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How Lord Bentinck helped in Birth & Growth of Darjeeling

7 January, 2022 17:27:17
How Lord Bentinck helped in Birth & Growth of Darjeeling

We often visit Darjeeling, but how many of us know the story of a British General who chanced upon the ‘Queen of Hills’ and developed the area into the Darjeeling of today? GB brings you this 2-part series on the Birth of Darjeeling 

Bentinck agreed to acquire the hill tract of Darjeeling as a military outpost and sanatorium, acknowledging that it also offered strategic advantages as a military outpost and trading hub. Captain Herbert, the Deputy Surveyor General, was then sent to Darjeeling to examine the area. The court of Directors of the British East India Company approved the project. General Lloyd was given the responsibility to negotiate a lease of the area from the Chogyal of Sikkim. The lease as per the Deed of Grant was granted on 1 February 1835. It said:

“The Governor-General having expressed his desire for the possession of the hills of Darjeeling on account of its cool climate, for the purpose of enabling the servants of his Government, suffering from sickness, to avail themselves of its advantages, I the Sikkimputtee Rajah out of friendship for the said Governor-General, hereby present Darjeeling to the East India, that is, all the land south of the Great Runjeet river, east of the Balasur, Kahail and Little Runjeet rivers, and west of the Rungpo and Mahanadi rivers.”

In 1841 the British government granted the Chogyal of Sikkim an allowance of Rs. 100,000 per annum as compensation and raised the grant to Rs. 6,000 per annum in 1846. Dr. Campbell brought Chinese tea seeds in 1841 from the Kumaon region and started growing tea on an experimental basis near his residence at Beechwood, Darjeeling. This experiment was followed by similar efforts by several other British planters. The experiments were successful and soon several tea estates started operating commercially.

The rapid growth of Darjeeling led to jealousy from the Chogyal of Sikkim. There were also differences between the British Government and Sikkim over the status of people of Sikkim. Because of the increased importance of Darjeeling, many citizens of Sikkim, mostly labourers started to settle in Darjeeling as British subjects. The migration disturbed the feudal lords in Sikkim who resorted to forcibly getting the migrants back to Sikkim. Relations deteriorated to such an extent that when Dr. Campbell and explorer Sir Joseph Dalton Hooker were touring in Sikkim in 1849, they were captured and imprisoned. This detention continued for weeks. An expeditionary force was sent by the East India Company to Sikkim. However, there was no necessity for bloodshed and after the company's troops had crossed the Rangeet River into Sikkim, hostilities ceased.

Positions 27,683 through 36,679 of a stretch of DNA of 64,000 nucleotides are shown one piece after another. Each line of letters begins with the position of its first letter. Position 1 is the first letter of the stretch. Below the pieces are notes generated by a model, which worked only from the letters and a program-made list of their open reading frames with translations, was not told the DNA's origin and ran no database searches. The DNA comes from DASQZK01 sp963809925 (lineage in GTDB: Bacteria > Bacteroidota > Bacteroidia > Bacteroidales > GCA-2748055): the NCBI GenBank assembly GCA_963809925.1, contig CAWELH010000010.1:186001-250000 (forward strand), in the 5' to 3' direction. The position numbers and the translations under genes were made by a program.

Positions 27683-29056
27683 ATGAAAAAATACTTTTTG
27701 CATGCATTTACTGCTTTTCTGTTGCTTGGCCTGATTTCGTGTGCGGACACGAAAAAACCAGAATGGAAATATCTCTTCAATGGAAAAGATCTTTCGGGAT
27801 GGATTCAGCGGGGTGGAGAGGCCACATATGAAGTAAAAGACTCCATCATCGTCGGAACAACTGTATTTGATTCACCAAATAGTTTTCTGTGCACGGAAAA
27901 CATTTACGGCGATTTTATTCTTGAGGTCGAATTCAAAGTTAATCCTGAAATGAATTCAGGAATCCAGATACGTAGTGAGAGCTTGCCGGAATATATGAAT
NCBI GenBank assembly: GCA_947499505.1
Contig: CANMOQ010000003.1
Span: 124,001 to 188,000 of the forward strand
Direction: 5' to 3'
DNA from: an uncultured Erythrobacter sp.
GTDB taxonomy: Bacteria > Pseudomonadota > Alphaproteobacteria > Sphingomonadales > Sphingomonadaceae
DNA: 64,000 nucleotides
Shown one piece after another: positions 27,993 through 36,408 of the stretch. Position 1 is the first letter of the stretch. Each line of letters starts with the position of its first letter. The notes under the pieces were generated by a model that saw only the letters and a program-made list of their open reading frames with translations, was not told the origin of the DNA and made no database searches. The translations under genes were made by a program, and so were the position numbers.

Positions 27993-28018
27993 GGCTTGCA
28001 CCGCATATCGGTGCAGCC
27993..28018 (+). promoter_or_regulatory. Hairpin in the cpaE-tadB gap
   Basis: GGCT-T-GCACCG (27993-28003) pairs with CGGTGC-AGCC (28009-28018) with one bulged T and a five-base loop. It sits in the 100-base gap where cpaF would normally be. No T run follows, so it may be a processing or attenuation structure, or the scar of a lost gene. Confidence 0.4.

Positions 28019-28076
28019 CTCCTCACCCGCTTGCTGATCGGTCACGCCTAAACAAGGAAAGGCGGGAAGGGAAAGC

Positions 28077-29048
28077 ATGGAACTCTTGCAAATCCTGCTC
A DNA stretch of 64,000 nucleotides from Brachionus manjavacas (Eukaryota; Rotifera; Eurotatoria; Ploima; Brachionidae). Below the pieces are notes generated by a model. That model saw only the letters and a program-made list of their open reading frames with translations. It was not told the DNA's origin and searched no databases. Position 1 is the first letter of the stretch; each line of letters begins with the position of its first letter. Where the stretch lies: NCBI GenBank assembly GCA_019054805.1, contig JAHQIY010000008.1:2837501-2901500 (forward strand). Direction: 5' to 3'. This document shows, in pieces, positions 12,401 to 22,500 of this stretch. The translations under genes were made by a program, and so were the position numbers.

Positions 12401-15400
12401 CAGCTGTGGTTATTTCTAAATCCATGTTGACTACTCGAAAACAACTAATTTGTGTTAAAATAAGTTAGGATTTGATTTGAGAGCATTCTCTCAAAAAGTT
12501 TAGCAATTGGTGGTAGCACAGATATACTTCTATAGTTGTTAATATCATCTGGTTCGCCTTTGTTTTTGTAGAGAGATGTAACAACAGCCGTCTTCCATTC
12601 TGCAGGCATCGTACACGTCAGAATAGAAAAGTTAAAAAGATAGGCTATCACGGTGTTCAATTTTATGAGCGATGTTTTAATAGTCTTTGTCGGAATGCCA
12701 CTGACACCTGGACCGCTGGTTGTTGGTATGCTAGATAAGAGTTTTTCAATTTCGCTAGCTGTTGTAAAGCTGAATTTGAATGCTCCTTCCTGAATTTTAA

Consequent to this trouble, and further misconduct on the part of the Sikkim authorities a few years later, the mountain tracts now forming the district of Darjeeling became part of the British Indian Empire, and the remainder of kingdom of Sikkim became a protected state. The area of Kalimpong along with the Dooars became British property following the defeat of Bhutan in the Anglo-Bhutan war (Treaty of Sinchula – 11 November 1865). Kalimpong was first put under the Deputy Commissioner of Western Dooars, but in 1866 it was transferred to the District of Darjeeling giving the district its final shape.

The Darjeeling Municipality was established in 1850. Tea estates continued to grow. By the 1860s, peace was restored along the borders. During this time, immigrants, mainly from Nepal, were recruited to work in the construction sites, tea gardens, and other agriculture-related projects. Scottish missionaries undertook the construction of schools and welfare centres for the British residents: Loreto Convent in 1847, St. Paul’s School in 1864, Planters’ Club in 1868, Lloyd’s Botanical Garden in 1878, St. Joseph’s School in 1888, Railway Station in 1891, and Town Hall (present Municipality Building) in 1921. With the opening of the Darjeeling Himalayan Railway in 1881, smooth communication between the town and the plains below further increased the development of the region. 


Darjeeling Municipality took responsibility for maintaining the civic administration of the town as early as 1850. From 1850 to 1916, the municipality was placed in the first schedule (along with Halna, Hazaribagh, Muzzaferpur and others), where commissioners were appointed by local governments and second schedule (along with Burdwan, Hooghly, Nadia, Hazaribagh and others), where the local government appointed a chairman.

Prior to 1861 and from 1870–1874, Darjeeling District was a "Non-Regulated Area" (where acts and regulations of the British Raj did not automatically apply in the district in line with rest of the country, unless specifically extended). From 1862 to 1870, it was considered a "Regulated Area". The term "Non-Regulated Area" was changed to "Scheduled District" in 1874 and again to "Back Ward Tracts" in 1919. The status was known as "Partially Excluded Area" from 1935 until the independence of India.

Urban Management in Darjeeling Himalaya: A Case Study of Darjeeling Municipality. 
Magic Mountains: Hill Stations and the British Raj by Kennedy, Dane Keith
Bengal District Gazetteers: Darjeeling, Government of Bengal (

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